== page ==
By Sean Hurley
Our species has come a long way since early human history; we have left behind the life of the hunter gather and learned to manipulate our environment to our benefit. We have continually enhanced our ability to create to such a point that it is now having detrimental impacts on our tiny planet. Where once the horizon appeared to be a far off place, the world an expanse beyond our comprehension, and our desire to explore and learn has revealed just how confined we are on this rock hurtling through space. While we have learned to dominate our surroundings, we failed to consider the damage our actions are having on our life support systems.
As we come to understand the harm we have inflicted upon our global home, we have still found it difficult to question the fundamental social systems which have encouraged that behaviour. Instead we can tend to blame technology for certain undesirable social outcomes, or blame overpopulation for our inability to provide for each other.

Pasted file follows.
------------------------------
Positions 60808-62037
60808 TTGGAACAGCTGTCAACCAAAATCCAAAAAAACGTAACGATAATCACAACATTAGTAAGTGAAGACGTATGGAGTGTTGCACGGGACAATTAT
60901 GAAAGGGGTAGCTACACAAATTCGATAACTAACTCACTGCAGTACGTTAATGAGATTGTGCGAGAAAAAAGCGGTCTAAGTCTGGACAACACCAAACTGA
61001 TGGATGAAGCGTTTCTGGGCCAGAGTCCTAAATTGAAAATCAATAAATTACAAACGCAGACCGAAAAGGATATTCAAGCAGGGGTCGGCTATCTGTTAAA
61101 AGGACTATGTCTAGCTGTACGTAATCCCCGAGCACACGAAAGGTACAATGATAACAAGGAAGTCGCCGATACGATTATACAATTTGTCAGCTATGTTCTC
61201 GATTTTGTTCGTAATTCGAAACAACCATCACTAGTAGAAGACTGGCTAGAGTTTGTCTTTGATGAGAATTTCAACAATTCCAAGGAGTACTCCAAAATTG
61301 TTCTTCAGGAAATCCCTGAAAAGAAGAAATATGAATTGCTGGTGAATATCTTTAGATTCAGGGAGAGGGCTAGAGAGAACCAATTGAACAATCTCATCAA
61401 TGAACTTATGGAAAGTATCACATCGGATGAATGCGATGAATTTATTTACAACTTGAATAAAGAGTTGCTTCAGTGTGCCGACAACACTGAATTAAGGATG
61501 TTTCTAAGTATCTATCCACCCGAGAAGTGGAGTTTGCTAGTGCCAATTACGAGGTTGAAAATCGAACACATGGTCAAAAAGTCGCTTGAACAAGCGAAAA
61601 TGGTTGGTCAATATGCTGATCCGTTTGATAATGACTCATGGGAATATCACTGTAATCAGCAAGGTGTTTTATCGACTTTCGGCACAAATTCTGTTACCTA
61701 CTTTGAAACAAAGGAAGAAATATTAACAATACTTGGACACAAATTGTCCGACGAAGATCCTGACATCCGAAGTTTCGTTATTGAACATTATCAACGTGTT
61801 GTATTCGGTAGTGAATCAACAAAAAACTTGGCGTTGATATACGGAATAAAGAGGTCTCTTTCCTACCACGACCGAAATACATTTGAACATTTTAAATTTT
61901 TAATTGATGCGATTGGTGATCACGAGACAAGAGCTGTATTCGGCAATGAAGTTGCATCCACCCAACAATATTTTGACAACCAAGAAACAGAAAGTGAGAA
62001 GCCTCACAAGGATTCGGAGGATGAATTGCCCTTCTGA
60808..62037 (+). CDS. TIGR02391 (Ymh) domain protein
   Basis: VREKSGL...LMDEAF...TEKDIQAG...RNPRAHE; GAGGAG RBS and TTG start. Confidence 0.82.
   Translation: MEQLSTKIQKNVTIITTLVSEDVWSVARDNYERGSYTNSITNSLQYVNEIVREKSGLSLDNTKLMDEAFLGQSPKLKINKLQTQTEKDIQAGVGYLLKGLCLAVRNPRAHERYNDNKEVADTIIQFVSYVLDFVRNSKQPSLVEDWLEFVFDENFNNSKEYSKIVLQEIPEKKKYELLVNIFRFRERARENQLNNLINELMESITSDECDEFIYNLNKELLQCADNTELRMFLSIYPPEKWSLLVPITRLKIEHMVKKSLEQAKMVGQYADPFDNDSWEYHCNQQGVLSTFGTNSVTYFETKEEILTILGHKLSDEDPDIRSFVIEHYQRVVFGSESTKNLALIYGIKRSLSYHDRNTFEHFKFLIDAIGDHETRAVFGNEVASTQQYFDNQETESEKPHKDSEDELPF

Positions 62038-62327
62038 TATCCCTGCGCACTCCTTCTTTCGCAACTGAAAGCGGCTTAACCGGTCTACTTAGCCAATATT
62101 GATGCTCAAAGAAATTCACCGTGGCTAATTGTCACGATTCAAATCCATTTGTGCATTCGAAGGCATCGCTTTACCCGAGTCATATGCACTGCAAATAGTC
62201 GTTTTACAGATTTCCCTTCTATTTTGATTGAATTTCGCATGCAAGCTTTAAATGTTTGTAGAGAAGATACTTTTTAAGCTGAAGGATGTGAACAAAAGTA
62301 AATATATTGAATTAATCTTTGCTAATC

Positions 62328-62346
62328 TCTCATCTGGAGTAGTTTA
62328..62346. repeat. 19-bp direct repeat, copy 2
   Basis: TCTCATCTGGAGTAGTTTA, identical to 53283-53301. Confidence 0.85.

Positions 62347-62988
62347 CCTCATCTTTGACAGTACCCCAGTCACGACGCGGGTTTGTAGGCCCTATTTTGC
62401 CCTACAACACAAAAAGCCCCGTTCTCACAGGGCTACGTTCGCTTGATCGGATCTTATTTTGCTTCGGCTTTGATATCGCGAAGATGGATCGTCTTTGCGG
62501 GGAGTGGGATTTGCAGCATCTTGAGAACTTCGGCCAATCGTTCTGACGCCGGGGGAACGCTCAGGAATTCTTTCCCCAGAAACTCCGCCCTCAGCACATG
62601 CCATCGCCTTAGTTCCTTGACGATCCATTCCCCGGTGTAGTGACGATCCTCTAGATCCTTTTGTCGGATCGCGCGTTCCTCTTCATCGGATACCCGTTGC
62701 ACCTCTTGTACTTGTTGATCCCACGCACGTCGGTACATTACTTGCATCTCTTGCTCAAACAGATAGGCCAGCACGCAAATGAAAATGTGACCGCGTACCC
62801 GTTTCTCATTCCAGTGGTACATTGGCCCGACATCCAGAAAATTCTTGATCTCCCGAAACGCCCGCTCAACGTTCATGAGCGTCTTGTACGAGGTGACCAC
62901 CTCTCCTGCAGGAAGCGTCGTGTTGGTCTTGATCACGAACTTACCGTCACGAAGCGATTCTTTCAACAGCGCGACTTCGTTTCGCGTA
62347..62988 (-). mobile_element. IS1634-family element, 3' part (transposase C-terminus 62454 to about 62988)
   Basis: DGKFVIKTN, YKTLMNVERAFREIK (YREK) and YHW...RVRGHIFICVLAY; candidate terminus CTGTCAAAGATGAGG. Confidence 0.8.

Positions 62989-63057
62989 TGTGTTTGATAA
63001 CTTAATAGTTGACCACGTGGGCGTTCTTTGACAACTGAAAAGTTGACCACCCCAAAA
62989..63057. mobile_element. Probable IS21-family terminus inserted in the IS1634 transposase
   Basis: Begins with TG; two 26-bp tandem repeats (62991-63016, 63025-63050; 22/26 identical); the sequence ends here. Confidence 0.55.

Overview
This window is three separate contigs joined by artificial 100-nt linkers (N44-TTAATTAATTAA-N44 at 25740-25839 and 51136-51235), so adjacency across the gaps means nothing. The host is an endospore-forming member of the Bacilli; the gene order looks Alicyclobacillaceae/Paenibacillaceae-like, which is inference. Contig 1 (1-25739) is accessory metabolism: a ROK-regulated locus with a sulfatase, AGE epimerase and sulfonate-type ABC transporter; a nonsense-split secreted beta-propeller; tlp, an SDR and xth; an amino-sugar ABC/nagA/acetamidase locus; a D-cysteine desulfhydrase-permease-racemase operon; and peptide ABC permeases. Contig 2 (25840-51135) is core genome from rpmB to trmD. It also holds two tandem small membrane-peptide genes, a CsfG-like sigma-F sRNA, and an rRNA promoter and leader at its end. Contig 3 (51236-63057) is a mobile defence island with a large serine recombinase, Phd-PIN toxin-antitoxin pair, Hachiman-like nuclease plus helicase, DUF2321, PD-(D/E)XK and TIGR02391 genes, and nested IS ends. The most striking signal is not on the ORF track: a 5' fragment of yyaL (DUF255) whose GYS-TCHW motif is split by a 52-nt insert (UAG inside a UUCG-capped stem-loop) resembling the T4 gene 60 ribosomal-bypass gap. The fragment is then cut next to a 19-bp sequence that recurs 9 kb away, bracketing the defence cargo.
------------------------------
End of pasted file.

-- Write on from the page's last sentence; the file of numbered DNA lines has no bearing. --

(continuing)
We appear to be predisposed to maintaining the system whatever the cost, and we find anything else we can to point at as we try to find reasons for poverty, unemployment, climate change and species extinctions to name a few. However, we show a deep reluctance to question the fundamentals of advanced human society. How are we behaving and what drives that behaviour? What is driving the numerous global declines we are experiencing in the 21st century: technology, overpopulation or is there something else behind it? Something we don’t want to see.
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